Lastly, not to return the work back to an authorial and authoritative self, still, it is worth mentioning, nonetheless, the way that Spies’ minimal marks and simultaneously exhaustive research are additionally remarkable given that what he is documenting and representing, representing while documenting and documenting while representing, is the material evidence of the devastation of his hometown, of the place he knew and knows and that industry “no’s,� negates. Even identity is negated as a corporation becomes a town and a people become impoverished. The hand that giveth always taketh back and then some. The economics and the fallout from these economics of spolia ruin more than just the land. If Spies’ previous work explored through more direct forms his own personal history as subject matter, here, still, in his most restrained and aesthetically sophisticated work to date, he maintains a personal narrative set amongst the larger social, economic, environmental, and aesthetic narratives at stake, while building ways for the viewer to enter into the work and dialog, to give the viewer space to appreciate what has been lost and room to experience the extent of this loss at their own virtual dis-comfort or avoid it at their own material risk.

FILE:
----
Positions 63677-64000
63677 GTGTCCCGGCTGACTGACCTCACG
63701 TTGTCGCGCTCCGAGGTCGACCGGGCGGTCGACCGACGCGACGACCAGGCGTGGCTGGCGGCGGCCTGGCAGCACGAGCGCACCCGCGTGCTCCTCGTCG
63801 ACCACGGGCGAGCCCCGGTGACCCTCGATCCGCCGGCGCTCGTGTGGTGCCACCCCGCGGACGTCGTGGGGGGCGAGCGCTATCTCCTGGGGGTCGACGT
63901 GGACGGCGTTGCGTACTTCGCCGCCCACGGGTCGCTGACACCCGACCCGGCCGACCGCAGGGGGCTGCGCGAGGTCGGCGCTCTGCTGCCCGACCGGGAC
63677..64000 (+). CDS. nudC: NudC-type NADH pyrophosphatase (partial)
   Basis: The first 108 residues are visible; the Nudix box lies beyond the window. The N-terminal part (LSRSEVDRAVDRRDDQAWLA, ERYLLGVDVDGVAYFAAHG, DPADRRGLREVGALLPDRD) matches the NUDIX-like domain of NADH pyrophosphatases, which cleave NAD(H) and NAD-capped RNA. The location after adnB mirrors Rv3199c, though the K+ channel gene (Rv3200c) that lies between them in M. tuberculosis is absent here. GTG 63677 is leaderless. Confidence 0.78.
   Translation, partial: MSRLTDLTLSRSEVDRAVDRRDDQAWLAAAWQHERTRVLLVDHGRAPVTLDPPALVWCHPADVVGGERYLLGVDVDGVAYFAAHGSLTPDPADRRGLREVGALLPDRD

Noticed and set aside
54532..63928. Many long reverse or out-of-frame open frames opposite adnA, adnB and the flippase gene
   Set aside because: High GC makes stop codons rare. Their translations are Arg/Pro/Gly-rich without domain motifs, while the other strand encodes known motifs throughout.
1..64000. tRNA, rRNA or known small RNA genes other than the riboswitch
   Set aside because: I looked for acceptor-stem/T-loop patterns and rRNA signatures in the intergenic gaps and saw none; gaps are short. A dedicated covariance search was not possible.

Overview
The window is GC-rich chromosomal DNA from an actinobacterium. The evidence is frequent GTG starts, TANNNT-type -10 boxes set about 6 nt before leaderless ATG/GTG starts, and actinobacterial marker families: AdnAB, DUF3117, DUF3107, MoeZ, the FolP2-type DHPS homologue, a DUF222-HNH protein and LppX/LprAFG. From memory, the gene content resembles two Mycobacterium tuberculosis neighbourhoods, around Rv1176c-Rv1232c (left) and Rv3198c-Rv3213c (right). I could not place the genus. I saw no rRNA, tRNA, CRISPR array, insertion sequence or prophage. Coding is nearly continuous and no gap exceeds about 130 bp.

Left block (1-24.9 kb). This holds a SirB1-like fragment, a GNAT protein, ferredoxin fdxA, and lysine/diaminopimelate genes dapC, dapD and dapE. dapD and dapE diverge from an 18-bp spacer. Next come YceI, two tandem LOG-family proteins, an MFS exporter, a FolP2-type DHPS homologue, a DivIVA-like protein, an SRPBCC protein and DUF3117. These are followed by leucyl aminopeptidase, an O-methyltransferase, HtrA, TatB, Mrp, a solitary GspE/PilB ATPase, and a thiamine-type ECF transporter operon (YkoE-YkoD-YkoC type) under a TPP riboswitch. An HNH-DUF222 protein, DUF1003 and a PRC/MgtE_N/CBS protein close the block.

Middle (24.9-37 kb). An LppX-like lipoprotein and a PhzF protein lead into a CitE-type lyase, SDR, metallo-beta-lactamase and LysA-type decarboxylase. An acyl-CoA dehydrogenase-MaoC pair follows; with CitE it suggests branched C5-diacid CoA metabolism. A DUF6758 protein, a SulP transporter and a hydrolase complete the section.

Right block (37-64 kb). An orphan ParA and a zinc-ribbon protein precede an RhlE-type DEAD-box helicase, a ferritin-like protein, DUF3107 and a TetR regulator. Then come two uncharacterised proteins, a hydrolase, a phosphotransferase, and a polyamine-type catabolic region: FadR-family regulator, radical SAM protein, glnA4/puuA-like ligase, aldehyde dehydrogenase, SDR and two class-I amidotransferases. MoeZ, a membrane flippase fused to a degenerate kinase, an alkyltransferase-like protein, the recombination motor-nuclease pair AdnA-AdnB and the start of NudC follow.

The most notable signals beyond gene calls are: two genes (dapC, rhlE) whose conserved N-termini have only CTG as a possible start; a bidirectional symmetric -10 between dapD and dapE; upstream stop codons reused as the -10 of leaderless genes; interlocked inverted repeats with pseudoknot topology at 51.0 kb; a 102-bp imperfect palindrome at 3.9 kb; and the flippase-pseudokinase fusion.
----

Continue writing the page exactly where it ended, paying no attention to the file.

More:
What remains hidden, always, on the edge of representation, impossible to represent, yet always already presented as an image, re-presented, the signs of devastation always present an (im)possible task for artist and viewer. Brian Spies’ work resists the seductions of the image for the limits of representation, demonstrating a sensitivity through process, through documenting, editing, and leaving traces of a careful attention to detail, of questioning and questing for the (im)possible, a visual form adequate to the demands of bearing witness and baring witnesses. Demand of justice, but just for us? No, always other, demand justice for the other, even the self as other. Demand to be just. Demand a place just to be. 

“That is why the call for justice is never, never fully answered. That is why no one can say ‘I am just.’ If someone tells you ‘I am just,’ you can be sure that he or she is wrong, because being just is not a matter of theoretical determination. I cannot know that I am just. I can know that I am right. I can see that I act in agreement with norms, with the law. I stop at the red light. I am right. That is no problem. But that does not mean that I am just.�- Jacques Derrida